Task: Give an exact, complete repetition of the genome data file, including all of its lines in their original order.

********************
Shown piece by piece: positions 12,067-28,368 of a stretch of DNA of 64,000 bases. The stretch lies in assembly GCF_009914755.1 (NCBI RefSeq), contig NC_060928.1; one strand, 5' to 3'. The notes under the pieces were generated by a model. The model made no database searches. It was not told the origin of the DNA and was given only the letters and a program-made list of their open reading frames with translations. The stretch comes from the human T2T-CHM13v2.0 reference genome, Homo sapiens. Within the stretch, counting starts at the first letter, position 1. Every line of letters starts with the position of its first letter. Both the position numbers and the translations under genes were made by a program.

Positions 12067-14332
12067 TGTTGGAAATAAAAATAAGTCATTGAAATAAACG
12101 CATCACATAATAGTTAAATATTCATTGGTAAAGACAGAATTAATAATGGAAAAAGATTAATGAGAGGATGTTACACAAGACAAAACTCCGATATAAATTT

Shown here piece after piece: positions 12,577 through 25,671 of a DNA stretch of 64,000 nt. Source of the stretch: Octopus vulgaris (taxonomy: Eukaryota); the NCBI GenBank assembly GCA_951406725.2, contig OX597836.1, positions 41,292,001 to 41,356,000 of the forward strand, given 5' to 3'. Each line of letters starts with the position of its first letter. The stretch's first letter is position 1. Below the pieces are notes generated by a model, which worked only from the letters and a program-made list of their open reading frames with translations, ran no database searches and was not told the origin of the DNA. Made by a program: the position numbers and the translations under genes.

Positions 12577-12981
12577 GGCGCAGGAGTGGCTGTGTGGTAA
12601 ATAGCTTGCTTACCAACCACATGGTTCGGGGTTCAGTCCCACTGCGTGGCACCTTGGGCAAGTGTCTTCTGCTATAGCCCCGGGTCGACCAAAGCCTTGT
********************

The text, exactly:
Shown piece by piece: positions 12,067-28,368 of a stretch of DNA of 64,000 bases. The stretch lies in assembly GCF_009914755.1 (NCBI RefSeq), contig NC_060928.1; one strand, 5' to 3'. The notes under the pieces were generated by a model. The model made no database searches. It was not told the origin of the DNA and was given only the letters and a program-made list of their open reading frames with translations. The stretch comes from the human T2T-CHM13v2.0 reference genome, Homo sapiens. Within the stretch, counting starts at the first letter, position 1. Every line of letters starts with the position of its first letter. Both the position numbers and the translations under genes were made by a program.

Positions 12067-14332
12067 TGTTGGAAATAAAAATAAGTCATTGAAATAAACG
12101 CATCACATAATAGTTAAATATTCATTGGTAAAGACAGAATTAATAATGGAAAAAGATTAATGAGAGGATGTTACACAAGACAAAACTCCGATATAAATTT

Shown here piece after piece: positions 12,577 through 25,671 of a DNA stretch of 64,000 nt. Source of the stretch: Octopus vulgaris (taxonomy: Eukaryota); the NCBI GenBank assembly GCA_951406725.2, contig OX597836.1, positions 41,292,001 to 41,356,000 of the forward strand, given 5' to 3'. Each line of letters starts with the position of its first letter. The stretch's first letter is position 1. Below the pieces are notes generated by a model, which worked only from the letters and a program-made list of their open reading frames with translations, ran no database searches and was not told the origin of the DNA. Made by a program: the position numbers and the translations under genes.

Positions 12577-12981
12577 GGCGCAGGAGTGGCTGTGTGGTAA
12601 ATAGCTTGCTTACCAACCACATGGTTCGGGGTTCAGTCCCACTGCGTGGCACCTTGGGCAAGTGTCTTCTGCTATAGCCCCGGGTCGACCAAAGCCTTGT